Background: The excessive use of antimicrobials in aged-care homes is a widely recognised phenomenon. This is problematic because it can harm residents, and is detrimental to public health. Residents in the final month of life are increasingly likely to be prescribed an antimicrobial, commonly without having signs and symptoms of infection that support antimicrobial use.
Objectives: We aimed to describe the perspectives of health professionals on antimicrobial use near the end of life in aged-care homes and investigate the potential opportunities for nurses to undertake antimicrobial stewardship activities near the end of life in aged-care homes.
Design: One-on-one, semi-structured, qualitative interviews.
Settings and participants: Twelve nurses, six general practitioners and two pharmacists providing routine care to residents of aged-care homes in Victoria, Australia were interviewed. Diversity in terms of years of experience, aged-care funding type (government, private-for-profits and not-for-profits) and location (metropolitan and regional) were sought.
Methods: Interviews were transcribed and open coded in a descriptive manner using validated frameworks for understanding behaviour change. The descriptive code was then used to build an interpretive code structure based on questions founded in grounded theory.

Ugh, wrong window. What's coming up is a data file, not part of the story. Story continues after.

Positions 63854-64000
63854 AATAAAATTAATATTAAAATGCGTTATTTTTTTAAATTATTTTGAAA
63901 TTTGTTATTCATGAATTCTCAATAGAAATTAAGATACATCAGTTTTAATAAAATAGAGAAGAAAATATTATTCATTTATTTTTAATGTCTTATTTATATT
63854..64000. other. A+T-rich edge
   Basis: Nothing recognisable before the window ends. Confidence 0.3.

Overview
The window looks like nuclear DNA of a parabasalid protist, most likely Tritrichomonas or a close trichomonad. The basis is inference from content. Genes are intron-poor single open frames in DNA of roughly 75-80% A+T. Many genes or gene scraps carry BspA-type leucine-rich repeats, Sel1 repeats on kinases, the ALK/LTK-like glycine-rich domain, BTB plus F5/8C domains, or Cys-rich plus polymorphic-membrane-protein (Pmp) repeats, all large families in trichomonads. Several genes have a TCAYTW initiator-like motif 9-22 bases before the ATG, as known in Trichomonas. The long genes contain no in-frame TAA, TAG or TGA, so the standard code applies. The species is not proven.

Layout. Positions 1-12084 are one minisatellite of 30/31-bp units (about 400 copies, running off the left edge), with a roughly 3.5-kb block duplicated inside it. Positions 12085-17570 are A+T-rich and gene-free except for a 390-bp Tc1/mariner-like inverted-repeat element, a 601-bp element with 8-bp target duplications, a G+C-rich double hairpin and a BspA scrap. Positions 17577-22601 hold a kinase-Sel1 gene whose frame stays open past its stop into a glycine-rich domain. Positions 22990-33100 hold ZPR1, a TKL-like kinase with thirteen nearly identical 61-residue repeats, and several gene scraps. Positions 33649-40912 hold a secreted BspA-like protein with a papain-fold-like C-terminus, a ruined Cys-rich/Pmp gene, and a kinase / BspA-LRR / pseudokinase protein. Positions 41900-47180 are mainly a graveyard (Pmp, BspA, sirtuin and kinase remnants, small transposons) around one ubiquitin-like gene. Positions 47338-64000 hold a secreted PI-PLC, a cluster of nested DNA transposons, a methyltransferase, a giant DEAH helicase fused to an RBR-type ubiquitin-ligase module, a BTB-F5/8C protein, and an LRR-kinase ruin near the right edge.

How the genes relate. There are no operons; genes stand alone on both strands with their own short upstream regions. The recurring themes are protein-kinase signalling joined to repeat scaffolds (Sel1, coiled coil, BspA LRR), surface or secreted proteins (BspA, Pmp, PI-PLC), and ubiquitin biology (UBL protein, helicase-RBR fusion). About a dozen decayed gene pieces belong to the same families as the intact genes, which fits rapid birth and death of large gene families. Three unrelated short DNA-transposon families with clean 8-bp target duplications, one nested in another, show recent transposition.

Results: Thematic saturation was reached after fourteen interviews, and an additional six interviews were conducted to ensure emergent themes were consistent and definitive. There are opportunities for aged-care home nurses to undertake antimicrobial stewardship activities near the end of life in the provision of routine care. Aged-care home nurses are influential in antimicrobial decisions near the end of life in routine care because of their leadership in advance care planning, care co-ordination and care provision in an environment with stopgap and visiting medical resources. Nurses also have social influence among residents, families and medical professionals during critical conversations near the end of life. Past negative social interactions within the aged-care home environment between nurses and families can result in 'fear-based' social influences on antimicrobial prescribing.
Conclusions: The work of facilitating advance care planning, care coordination, care delivery, and communicating with families and medical professionals provide important opportunities for aged-care home nurses to lead appropriate antimicrobial stewardship activities near the end of life.
Keywords: Aged care; Anti-bacterial agents; Anti-infective agents; Antimicrobial stewardship; End-of-life; Long-term care; Nursing homes; Palliative care; Qualitative research.
Copyright © 2019. Published by Elsevier Ltd.